The role of women in the cinema – what a curious tale!
In celebration of International Women’s Day on March 8th, we took a closer look at the role that women have played in the film industry. We are seeing an increasing number of women in the publicity sector, expressing their dismay at the role of women in film and the challenges they face in breaking the glass ceiling and securing positions of merit.
An introduction to gender roles
A person’s worth should be measured by their level of skills and competencies (biological factors) and not on the basis of cultural norms (such as customs and habits), as is frequently the case in today’s society. Consequently, we find ourselves in a constant state of homogenization, with regard to individual identity, unable to use our virtues or abilities – what makes us unique – to stand out from the crowd.
Sandra Bem, an American psychologist known for her work on androcentrism and gender studies, developed the gender schema theory, with which she was able to state that “assigned sex is not at the core of individual identity”, the only thing that unifying roles and gender produces is a blockage in personal growth.
Women in the film industry
Historically, women integration in the film industry hasn’t exactly been an easy task. Women’s role in cinema could be summed up in just one headline: “The perception that women are objects of desire.” We know this is not currently the case, yet it often feels like it is. Women are doing secondary and administrative tasks, despite the fact that men and women are equally equipped to carry out the same tasks.
The big screen has traditionally been led by an attitude of androcentrism, characterized by the distinction that men make of reality among themselves, while they pigeonhole women, perceiving them as deviations from masculinity, from what is considered universal.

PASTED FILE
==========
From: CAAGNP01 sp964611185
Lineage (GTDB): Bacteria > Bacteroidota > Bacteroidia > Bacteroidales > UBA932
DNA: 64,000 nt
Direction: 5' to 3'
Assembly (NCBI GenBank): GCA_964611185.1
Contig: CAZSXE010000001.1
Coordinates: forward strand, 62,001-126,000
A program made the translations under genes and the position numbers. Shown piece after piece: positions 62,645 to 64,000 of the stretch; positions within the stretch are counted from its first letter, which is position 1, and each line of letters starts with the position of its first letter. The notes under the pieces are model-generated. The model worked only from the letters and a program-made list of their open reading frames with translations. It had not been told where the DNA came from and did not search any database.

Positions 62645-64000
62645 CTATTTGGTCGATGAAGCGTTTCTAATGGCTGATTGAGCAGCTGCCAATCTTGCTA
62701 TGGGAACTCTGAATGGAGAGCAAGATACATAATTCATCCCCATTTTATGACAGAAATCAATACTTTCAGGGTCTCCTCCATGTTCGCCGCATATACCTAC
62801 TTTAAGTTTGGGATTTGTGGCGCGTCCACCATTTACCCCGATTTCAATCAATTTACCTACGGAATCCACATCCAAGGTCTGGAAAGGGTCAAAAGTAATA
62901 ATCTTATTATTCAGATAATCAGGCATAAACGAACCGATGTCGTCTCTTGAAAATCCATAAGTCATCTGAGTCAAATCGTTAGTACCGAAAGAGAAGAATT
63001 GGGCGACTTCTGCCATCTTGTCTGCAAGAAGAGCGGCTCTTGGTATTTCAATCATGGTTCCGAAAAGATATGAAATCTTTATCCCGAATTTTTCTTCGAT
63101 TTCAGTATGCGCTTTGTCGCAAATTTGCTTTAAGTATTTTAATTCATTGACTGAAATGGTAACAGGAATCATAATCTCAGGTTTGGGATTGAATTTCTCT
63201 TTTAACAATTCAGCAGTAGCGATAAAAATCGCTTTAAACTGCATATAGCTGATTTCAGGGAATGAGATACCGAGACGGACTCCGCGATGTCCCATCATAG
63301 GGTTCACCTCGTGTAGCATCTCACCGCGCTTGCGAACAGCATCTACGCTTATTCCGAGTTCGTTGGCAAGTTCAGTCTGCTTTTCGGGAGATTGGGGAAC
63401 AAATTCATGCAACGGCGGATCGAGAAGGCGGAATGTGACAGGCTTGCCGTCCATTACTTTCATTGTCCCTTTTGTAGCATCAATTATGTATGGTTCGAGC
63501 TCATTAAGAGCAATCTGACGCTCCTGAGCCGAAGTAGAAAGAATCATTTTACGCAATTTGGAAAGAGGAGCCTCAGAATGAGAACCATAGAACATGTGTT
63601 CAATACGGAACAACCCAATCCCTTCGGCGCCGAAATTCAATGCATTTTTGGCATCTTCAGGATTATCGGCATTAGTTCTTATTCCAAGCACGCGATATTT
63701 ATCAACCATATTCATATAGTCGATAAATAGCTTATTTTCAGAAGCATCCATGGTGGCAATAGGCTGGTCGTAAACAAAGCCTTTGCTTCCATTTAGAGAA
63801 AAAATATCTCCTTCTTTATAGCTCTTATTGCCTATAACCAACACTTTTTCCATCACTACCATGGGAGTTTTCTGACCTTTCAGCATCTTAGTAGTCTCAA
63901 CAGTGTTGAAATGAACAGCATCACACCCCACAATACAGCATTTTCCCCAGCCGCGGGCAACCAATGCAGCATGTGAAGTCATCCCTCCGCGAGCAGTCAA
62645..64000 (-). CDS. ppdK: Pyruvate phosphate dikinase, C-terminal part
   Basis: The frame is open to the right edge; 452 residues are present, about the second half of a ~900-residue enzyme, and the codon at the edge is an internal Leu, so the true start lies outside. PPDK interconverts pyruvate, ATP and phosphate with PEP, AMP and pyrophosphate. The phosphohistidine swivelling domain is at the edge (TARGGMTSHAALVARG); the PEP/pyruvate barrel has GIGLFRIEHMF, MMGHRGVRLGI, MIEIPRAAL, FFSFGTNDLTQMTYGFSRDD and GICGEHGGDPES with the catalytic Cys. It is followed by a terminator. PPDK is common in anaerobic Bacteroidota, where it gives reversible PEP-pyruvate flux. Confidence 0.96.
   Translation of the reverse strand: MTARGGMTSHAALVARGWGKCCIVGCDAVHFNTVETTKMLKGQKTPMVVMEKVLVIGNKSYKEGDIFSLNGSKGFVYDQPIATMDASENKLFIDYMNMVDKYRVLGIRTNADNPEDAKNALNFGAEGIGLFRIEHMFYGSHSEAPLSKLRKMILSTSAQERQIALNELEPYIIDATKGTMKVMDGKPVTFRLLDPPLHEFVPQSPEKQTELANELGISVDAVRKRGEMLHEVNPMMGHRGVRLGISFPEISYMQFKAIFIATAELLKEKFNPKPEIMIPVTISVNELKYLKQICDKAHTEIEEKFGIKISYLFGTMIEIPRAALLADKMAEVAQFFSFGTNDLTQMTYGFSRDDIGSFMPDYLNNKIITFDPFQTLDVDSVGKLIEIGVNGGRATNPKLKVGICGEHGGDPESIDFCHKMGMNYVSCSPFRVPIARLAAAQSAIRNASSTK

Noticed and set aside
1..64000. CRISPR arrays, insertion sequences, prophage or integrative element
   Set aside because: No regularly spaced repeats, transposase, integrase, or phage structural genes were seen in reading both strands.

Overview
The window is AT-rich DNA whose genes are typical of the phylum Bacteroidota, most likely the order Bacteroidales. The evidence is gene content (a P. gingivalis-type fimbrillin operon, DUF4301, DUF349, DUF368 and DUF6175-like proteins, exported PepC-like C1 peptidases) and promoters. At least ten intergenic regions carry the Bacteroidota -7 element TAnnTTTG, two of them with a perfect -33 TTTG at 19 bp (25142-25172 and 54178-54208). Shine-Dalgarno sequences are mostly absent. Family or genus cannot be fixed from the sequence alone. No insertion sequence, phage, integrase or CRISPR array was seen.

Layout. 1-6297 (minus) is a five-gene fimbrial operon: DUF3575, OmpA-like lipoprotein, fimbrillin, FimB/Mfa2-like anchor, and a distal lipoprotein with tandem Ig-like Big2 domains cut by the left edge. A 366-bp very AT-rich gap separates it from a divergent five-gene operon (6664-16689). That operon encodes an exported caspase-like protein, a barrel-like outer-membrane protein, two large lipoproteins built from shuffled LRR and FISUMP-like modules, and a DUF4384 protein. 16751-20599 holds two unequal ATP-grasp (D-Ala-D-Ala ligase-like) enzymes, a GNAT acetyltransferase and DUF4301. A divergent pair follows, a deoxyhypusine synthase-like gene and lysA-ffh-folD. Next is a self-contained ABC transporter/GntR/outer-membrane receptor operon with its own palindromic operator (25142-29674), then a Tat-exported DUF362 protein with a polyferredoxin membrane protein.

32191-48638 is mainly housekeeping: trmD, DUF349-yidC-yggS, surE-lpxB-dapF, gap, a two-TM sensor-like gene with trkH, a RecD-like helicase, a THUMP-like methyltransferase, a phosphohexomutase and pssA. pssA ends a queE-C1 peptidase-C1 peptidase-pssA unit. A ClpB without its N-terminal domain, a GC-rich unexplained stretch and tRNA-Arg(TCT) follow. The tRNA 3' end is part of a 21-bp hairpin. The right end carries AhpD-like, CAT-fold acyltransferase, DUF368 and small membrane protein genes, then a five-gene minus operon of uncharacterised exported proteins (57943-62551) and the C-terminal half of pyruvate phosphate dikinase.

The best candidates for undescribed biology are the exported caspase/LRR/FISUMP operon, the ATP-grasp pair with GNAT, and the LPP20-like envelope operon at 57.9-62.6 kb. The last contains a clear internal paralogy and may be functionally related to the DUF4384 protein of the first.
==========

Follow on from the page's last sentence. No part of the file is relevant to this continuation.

This is why the film industry has always been interpreted from a male point of view, ignoring the female one. In fact, it seems that much of the film industry revolves around men (with historians only having told the story from the male perspective, we can only collect what men have done). Even works by authors like Oscar Wilde, Irish writer, poet and playwright, have contributed to the normalisation of this distinction in gender roles; for example, in The Picture of Dorian Gray, the following phrase appears: “My dear boy, no woman is a genius. Women are a decorative sex. They never have anything to say, but they say it charmingly.”
However, feminists such as Hélène Cixous, university professor, writer, poet, playwright, philosopher, literary critic and rhetorician, encourage women to inform themselves of this reality so that they can begin to change the female role in society and in history, through the feminist movement, emphasising that the future can no longer be determined by the past.
Women in film: fact or fiction?
“Women make more intimate films than men for budget reasons.”
“If a woman directs a film, it offsets the fact that she loves male filmmakers and screenwriters.”